The Prometheus Saga

frankensteinMost of us know that Mary Shelley wrote Frankenstein, thought to be the very first science fiction novel. The book was published in 1818, and quickly became a cult classic. But did you know that between 1910 and 1994 there were more than 70 major feature films made based either directly or indirectly on Shelley’s legendary character? You’ve probably seen some of them including, Young Frankenstein and Bride of Frankenstein, but how many of us are familiar with Frankenstein Meets the Space Monster? Or Frankenstein’s Great Aunt Tillie? I kid you not.

My Frankenstein mania came to a head when I was asked to be part of The Alvarium Experiment, which I blogged about last month. Fourteen award-winning authors riffing on a common theme about an alien race visiting earth 40,000 years ago, and leaving behind a human-like probe to keep track of the progress of the crude pre-historic creatures that were our ancestors. Each author had  the freedom to place their story anywhere in that time span up to the present, using the “Prometheus” probe as one of the characters. Maybe because I tend to take things more literally than other people (just ask my wife), I thought about Mary Shelley and her famous story, which is titled Frankenstein: or, The Modern Prometheus.

This led me to dig into the circumstances surrounding how Ms. Shelley came to write Frankenstein. Amazingly, there was a wealth of historical information online about Mary, her husband Percy Bysshe Shelley, and their holiday on Lake Geneva with Lord Byron which over many a glass of wine resulted in her story. The meeting of these literary giants was memorable in many ways, and the idea for my story soon blossomed into a fascinating tale I titled The Strange Case of Lord Byron’s Lover.180px-Mary-shelley1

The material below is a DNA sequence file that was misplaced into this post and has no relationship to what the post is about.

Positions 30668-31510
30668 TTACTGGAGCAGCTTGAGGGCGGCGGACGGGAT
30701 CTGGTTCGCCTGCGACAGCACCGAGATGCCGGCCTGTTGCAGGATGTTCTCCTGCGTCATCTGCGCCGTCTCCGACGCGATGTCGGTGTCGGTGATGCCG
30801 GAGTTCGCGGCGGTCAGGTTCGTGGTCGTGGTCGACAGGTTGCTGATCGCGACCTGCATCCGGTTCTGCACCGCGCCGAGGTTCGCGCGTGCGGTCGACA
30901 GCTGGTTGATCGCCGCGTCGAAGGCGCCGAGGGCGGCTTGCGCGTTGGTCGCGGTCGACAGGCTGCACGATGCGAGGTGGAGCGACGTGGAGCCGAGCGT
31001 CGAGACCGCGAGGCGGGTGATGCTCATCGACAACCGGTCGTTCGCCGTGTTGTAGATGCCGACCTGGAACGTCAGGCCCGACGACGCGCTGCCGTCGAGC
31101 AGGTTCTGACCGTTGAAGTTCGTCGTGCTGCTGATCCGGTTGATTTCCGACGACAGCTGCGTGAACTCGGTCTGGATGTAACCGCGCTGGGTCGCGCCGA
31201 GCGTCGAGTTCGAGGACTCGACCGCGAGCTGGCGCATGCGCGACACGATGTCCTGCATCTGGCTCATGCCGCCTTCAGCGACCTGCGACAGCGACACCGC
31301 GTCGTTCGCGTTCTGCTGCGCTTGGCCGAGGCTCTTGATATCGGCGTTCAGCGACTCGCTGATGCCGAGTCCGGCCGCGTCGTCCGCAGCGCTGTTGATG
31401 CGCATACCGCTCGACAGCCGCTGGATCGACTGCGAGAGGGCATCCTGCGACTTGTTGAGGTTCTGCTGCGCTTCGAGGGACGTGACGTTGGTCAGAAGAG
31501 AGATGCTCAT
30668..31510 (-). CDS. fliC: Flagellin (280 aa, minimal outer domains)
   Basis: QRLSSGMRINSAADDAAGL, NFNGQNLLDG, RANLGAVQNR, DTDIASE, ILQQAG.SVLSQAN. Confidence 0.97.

Mary and Percy were not married at the time, though she’d taken to calling herself Mary Shelley, and they were married about six months after that June 1816 gathering at Byron’s Villa Diodati. She was 18 at the time, and quite a progressive woman considering this was the Victorian Age. Here’s one of the many portraits floating about the Internet of young Mary Shelley.

The Strange Case of Lord Byron’s Lover is told in Mary’s voice as she writes in her journal about some rather mystifying events which took place that summer. This is how the story begins:

My memory isn’t what it once was, but my past is written large within these pages. I beg you to indulge me as I recount a series of perplexing events occurring both before and after I wrote the Gothic opus for which I am known. My work achieved popular success, and even the indomitable Sir Walter Scott congratulated me for my “original genius and power of expression.”

            However, lest you believe the story I’m about to share in the final pages of my journal is a prideful, self-congratulatory boast, let me assure you that I, Mary Shelley, have a far stranger tale to tell than the man-made monster of my fiction. And like the creature dredged from my nightmares, these events haunt me to this day.

The story is over 9,000 words in length and will be released for only $0.99 as a Kindle ebook, as will all 14 stories in the collection. Each story will have its own cover created by one of the authors, the singularly talented Charles Cornell. Here’s a sneak peek at the cover so you’ll know what to look for when you search for the story on next month.